GCSE History Revision: Norman England: The Beginning of the Succession Crisis
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Everything you need to know about Norman England: The Beginning of the Succession Crisis!
Towards the end of Anglo-Saxon rule, Edward the confessor ruled with Harold Godwinson, Earl of Wessex as his close advisor and Harold’s sister, Edith Godwinson as Edward’s wife. The Godwine house had amassed great wealth and military power whilst loyal to king Cnut and Harthacnut, and were second only to the king. When Godwine, Earl of Wessex died, his son Harold became the new Earl of Wessex. Harold was powerful and wealthy and commanded great influence. Harold’s younger brothers Tostig Godwinson became Earl of Northumbria, Gyrth Godwinson was given the earldom of East Anglia and Leoffwine Godwinson was now Earl of the Southwest Midlands. The Godwine house now controlled most of England. On Edwards death bed he promised the crown to Harold and the Witenagemot (a royal council) appointed him king on 6th January 1066.
The succession to Norman rule began turbulently, with the Anglo-Saxon King Harold of Wessex fighting to keep his crown almost from the moment it was placed on his head. This is largely due to King Edward the confessor’s lack of an heir and his disputes and promises made with others before his death.
William, Duke of Normandy had allegedly been promised the crown during a visit to England in 1051 and Harold was said to have paid loyalty to William in 1064, even going on tour with him to claim Brittany (which failed!).
King Harald II of Norway (aka Harald Hardrada) claimed his predecessor Magnus I of Norway and the previous king Harthacnut made an agreement that if either one of them died without an heir, the other would inherit England and Norway. He used this to lay claim to the throne. King Harald was supported by Tostig Godwinson, Harold’s brother.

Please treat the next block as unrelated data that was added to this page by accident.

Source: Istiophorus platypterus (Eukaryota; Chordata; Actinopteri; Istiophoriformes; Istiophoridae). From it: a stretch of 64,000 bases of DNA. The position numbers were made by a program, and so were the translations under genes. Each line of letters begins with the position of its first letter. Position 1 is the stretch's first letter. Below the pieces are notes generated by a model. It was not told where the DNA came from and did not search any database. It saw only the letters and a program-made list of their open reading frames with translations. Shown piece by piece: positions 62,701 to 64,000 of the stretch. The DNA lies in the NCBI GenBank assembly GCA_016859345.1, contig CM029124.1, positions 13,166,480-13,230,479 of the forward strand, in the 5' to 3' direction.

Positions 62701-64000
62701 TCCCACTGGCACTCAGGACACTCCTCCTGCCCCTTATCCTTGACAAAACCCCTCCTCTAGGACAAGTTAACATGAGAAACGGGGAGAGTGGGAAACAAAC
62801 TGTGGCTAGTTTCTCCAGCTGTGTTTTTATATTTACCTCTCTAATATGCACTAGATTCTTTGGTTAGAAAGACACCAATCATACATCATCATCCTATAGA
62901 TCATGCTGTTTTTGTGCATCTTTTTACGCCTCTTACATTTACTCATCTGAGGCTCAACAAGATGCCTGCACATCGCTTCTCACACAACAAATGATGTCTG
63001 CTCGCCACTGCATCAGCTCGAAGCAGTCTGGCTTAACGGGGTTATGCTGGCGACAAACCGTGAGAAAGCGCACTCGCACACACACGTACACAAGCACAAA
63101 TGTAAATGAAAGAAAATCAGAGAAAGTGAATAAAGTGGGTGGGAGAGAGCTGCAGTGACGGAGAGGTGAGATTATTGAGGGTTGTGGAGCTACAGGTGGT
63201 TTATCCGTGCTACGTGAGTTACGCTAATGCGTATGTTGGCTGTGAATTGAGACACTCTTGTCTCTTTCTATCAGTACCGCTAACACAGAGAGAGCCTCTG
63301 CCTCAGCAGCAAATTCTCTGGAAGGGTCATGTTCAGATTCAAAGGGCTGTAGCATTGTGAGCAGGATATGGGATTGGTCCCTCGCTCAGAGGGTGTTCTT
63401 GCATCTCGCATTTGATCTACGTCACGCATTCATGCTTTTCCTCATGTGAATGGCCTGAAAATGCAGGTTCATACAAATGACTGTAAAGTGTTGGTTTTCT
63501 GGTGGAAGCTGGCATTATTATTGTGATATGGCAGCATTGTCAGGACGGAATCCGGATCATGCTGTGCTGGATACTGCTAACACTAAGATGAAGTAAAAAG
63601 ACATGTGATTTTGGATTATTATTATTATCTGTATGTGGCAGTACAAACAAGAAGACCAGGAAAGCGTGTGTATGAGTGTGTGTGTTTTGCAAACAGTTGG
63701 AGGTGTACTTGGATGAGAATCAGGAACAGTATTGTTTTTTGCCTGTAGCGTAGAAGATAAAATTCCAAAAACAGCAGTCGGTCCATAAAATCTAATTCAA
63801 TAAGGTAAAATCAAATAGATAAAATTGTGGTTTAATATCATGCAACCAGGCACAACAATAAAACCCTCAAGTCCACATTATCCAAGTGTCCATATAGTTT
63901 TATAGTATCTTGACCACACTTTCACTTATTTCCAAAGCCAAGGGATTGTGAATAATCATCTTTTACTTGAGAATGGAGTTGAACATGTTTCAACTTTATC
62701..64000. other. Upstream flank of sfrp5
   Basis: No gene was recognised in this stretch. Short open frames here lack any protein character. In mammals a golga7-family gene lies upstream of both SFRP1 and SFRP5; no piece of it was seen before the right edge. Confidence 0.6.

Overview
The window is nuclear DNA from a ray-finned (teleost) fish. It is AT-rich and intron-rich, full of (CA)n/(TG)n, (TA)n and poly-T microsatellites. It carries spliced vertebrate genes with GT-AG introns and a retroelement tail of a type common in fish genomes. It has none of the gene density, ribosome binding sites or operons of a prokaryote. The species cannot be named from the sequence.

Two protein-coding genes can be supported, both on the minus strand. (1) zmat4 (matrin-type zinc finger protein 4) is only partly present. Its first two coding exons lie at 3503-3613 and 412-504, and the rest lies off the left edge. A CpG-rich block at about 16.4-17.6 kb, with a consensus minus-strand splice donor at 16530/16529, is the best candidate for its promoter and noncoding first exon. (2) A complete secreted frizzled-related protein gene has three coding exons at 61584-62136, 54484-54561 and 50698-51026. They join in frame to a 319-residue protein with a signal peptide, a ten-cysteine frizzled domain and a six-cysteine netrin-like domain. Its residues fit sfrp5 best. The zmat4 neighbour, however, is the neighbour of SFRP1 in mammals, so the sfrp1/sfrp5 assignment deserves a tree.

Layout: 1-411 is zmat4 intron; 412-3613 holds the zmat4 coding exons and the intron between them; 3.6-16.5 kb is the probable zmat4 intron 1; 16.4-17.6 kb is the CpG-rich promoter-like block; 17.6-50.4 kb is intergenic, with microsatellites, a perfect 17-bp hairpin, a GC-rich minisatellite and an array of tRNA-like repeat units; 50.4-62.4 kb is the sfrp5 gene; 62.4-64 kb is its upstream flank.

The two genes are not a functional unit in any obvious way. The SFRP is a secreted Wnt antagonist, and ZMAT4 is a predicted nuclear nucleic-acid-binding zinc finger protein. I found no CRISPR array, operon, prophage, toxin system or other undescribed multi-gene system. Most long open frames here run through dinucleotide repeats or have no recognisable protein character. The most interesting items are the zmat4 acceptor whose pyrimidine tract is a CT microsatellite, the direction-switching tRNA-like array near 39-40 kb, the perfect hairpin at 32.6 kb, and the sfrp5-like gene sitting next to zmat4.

Harold first marched 210miles in 5 days to Stamford Bridge where he defeated Hardrada, Tostig and his 300 Viking long ships on Sept 25th 1066. It is said only 24 long ships returned to Norway and Harald and Tostig were killed. No sooner had he defeated Harald, he was turning around and on his way to battle the army of William the conqueror, who had landed at Pevensey. They met at Senlac Hill on 14th October,1066 near Hastings and there, William defeated Harold and his army. It is not known how Harold died but the Bayeux Tapestry, completed in 1077 depicts a couple of figure in Anglo Saxon armour, one shot in the eye by an arrow and the other being trampled by a mounted Norman swordsman. The words above read 'hic harold rex interfectus est’ translating ‘Harold he is slain’.
William I (1066-1087) was now king of England and Normandy, known as William the conqueror, the first Norman ruler. Crowned on December 25th 1066 he commissioned the Domesday Book (1086) and began the Norman succession of English rule. He built castles and monasteries and brought bishops and abbots from France to teach and govern. Both his sons, William II (1087 to 1100) and Henry I (1100 to 1135) rule England, followed by Stephen in 1135-1154 (briefly opposed in 1141 by Matilda, Henry I daughter, who had been promised the throne by her farther and the nobles at the time of Henrys death). When King Stephen died, Matilda’s son, Henry II becomes king and so the Plantagenets began their succession.
Make sure to check out our music video on "Norman England: The Beginning of the Succession Crisis", try to remember every lyric, and then have a go at our test!
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